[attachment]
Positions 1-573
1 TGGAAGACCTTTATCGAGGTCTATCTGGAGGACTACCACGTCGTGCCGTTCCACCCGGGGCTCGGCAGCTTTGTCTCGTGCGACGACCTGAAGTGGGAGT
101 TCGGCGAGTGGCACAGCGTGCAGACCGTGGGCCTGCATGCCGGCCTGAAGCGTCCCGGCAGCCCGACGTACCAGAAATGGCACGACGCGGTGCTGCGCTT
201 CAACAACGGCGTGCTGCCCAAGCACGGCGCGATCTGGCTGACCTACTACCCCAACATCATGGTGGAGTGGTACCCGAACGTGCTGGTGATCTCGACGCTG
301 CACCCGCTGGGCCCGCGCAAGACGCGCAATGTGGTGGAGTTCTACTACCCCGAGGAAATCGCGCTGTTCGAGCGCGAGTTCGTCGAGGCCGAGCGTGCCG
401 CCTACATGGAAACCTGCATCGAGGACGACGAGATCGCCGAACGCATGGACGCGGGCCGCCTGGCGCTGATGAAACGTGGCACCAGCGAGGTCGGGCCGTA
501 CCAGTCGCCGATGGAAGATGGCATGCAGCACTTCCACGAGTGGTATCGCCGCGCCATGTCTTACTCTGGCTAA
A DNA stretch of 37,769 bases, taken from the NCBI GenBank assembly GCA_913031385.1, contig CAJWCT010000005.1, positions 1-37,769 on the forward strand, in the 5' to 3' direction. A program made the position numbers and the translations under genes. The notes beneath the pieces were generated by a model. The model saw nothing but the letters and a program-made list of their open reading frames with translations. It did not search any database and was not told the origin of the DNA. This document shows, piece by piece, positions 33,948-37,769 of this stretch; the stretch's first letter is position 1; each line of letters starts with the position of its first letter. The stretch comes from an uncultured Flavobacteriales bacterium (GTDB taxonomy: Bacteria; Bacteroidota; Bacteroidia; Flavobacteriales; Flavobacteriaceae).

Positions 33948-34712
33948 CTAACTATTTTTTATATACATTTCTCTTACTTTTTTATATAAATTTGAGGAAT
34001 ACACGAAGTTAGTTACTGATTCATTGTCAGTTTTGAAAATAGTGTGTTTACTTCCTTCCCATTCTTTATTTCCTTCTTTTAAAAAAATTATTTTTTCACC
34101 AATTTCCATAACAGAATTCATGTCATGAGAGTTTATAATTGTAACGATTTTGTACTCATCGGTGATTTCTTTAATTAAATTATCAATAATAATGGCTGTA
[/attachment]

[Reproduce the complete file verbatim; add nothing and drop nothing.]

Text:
Positions 1-573
1 TGGAAGACCTTTATCGAGGTCTATCTGGAGGACTACCACGTCGTGCCGTTCCACCCGGGGCTCGGCAGCTTTGTCTCGTGCGACGACCTGAAGTGGGAGT
101 TCGGCGAGTGGCACAGCGTGCAGACCGTGGGCCTGCATGCCGGCCTGAAGCGTCCCGGCAGCCCGACGTACCAGAAATGGCACGACGCGGTGCTGCGCTT
201 CAACAACGGCGTGCTGCCCAAGCACGGCGCGATCTGGCTGACCTACTACCCCAACATCATGGTGGAGTGGTACCCGAACGTGCTGGTGATCTCGACGCTG
301 CACCCGCTGGGCCCGCGCAAGACGCGCAATGTGGTGGAGTTCTACTACCCCGAGGAAATCGCGCTGTTCGAGCGCGAGTTCGTCGAGGCCGAGCGTGCCG
401 CCTACATGGAAACCTGCATCGAGGACGACGAGATCGCCGAACGCATGGACGCGGGCCGCCTGGCGCTGATGAAACGTGGCACCAGCGAGGTCGGGCCGTA
501 CCAGTCGCCGATGGAAGATGGCATGCAGCACTTCCACGAGTGGTATCGCCGCGCCATGTCTTACTCTGGCTAA
A DNA stretch of 37,769 bases, taken from the NCBI GenBank assembly GCA_913031385.1, contig CAJWCT010000005.1, positions 1-37,769 on the forward strand, in the 5' to 3' direction. A program made the position numbers and the translations under genes. The notes beneath the pieces were generated by a model. The model saw nothing but the letters and a program-made list of their open reading frames with translations. It did not search any database and was not told the origin of the DNA. This document shows, piece by piece, positions 33,948-37,769 of this stretch; the stretch's first letter is position 1; each line of letters starts with the position of its first letter. The stretch comes from an uncultured Flavobacteriales bacterium (GTDB taxonomy: Bacteria; Bacteroidota; Bacteroidia; Flavobacteriales; Flavobacteriaceae).

Positions 33948-34712
33948 CTAACTATTTTTTATATACATTTCTCTTACTTTTTTATATAAATTTGAGGAAT
34001 ACACGAAGTTAGTTACTGATTCATTGTCAGTTTTGAAAATAGTGTGTTTACTTCCTTCCCATTCTTTATTTCCTTCTTTTAAAAAAATTATTTTTTCACC
34101 AATTTCCATAACAGAATTCATGTCATGAGAGTTTATAATTGTAACGATTTTGTACTCATCGGTGATTTCTTTAATTAAATTATCAATAATAATGGCTGTA